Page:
The Wall

From our special correspondent on the Isle of Lewis.
20 January 2017

As the great day dawned the people of Lewis gathered in Stornoway. Only six months ago it had seemed like a dream but now’s the day and now’s the hour. A public holiday declared, the procession, slowly at first, began to snake its way out of the town southwards- babies in prams with tartan bonnets and fake ginger wigs; schoolchildren with their shirts tucked in and ties tied up to their necks to mark the special day, Snapchat-ing each other variations of their hero’s more indecorous pronouncements; young women carrying spades, constantly tweeting; middle-aged men in blue boiler suits pushing their elderly mothers in peat barrows; older women armed with flasks holding up the march by insisting on giving their neighbours a cup of over-stewed tea. Great cheers and great excitement as at the head of the procession #thereal Donald Trump leads his mother’s people toward their destiny. So great is the throng that the Church Street Chippy has been cleaned out and pitiful are the cries of the seals in the harbour, deprived of their daily, tourist supplied fish suppers. Sobbing will be heard tomorrow in the delicatessens and trendy bars of Glasgow, Edinburgh, Dingwall as they have to go without their Stornoway black pudding as Charlie MacLeod’s is deluged.
And everywhere the cry:
“What’re we building?” And the reply: “A Great Wall!”
“Who gonna pay?”
“An Hearach!” (the people of the Island of Harris).
So today, the day of his inauguration, what seems like the whole population of the Island of Lewis in the Western Isles of Scotland has come together and is heading to the border with the neighbouring Island of Harris- yes, two islands joined together with a land border- to build the wall promised by the Donald in his election campaign.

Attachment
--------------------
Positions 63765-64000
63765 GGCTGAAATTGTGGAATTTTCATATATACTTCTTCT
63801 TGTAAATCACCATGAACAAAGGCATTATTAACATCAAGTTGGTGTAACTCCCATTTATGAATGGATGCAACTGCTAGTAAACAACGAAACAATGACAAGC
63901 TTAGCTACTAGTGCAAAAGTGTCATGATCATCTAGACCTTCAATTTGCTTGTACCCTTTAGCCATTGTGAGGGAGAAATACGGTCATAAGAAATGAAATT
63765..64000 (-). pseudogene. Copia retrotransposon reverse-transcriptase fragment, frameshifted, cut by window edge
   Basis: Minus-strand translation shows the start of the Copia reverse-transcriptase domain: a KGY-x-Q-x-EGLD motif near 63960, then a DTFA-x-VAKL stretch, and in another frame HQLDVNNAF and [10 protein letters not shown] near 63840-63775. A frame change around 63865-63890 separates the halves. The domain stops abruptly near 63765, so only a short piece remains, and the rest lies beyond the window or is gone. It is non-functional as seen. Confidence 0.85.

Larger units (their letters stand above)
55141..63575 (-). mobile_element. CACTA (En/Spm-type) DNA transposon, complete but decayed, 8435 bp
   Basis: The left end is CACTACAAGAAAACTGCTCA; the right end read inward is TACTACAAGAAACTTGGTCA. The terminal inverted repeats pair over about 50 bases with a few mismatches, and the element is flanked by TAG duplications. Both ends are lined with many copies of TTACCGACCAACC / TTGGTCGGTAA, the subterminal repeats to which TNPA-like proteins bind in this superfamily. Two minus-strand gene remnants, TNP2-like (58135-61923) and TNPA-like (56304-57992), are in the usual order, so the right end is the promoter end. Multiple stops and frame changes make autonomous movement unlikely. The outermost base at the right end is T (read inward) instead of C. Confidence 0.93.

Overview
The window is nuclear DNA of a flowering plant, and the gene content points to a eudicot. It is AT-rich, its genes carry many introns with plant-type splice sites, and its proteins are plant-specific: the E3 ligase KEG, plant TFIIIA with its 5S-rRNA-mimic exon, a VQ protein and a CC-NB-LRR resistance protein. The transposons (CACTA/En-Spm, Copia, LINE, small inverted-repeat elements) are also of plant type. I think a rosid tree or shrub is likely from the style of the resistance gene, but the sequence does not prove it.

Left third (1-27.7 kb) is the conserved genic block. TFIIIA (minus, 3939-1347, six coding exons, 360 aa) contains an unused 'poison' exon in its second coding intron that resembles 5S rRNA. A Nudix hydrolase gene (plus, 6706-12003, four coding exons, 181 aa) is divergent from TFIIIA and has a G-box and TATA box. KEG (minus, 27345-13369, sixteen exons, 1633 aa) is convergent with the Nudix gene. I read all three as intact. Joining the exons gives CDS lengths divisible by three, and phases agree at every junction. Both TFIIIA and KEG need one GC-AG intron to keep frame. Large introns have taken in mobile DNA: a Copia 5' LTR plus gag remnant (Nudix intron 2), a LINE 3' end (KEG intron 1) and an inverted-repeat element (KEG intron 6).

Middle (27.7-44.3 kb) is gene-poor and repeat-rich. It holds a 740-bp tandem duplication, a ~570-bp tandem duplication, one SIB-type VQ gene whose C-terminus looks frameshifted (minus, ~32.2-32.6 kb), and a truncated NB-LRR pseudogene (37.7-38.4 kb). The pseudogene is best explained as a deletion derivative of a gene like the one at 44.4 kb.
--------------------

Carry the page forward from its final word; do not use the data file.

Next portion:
Out of the capital they flood leaving a ghost town behind. On the road the pride of the island’s transport- never have so many pre-1960 Massey Ferguson tractors been seen in one place before.

At points all along the road the throng is enlarged a thousands joining from the upmarket suburbs-Laxdale, Gress, Luirbost. ‘The Gazette’ correspondent reports a slight altercation on the West Side between the MacAulays and some Morrisons from Ness but all is sorted out at Barvas.
Such is the desire for Lewismen-wherever they are- to take part today that some working offshore have untethered their rig and sailed it round to Dalmore.

At Uig an old king and queen have turned up with bishops, knights, pawns and some very angry Vikings to take part.
Specialist builders under the auspices of Historic Scotland have been secretly practicing construction techniques at Arnol. img_2625Other commandos been quietly practicing technique in the hidden confines of their sheds.

Some attempts have not been so successful as ‘The West Highland Free Press’ revealed earlier this week.

Such was the passion of the islanders that some have even been prepared to dismantle their peat stacks to provide material.

img_1729There is of course a down side, whilst the many rejoice exuberantly the few suffer in silence. At the Caledonian MacBrayne ferry terminal anyone from Harris has been rounded up and are now awaiting deportation to Tarbert.img_2217


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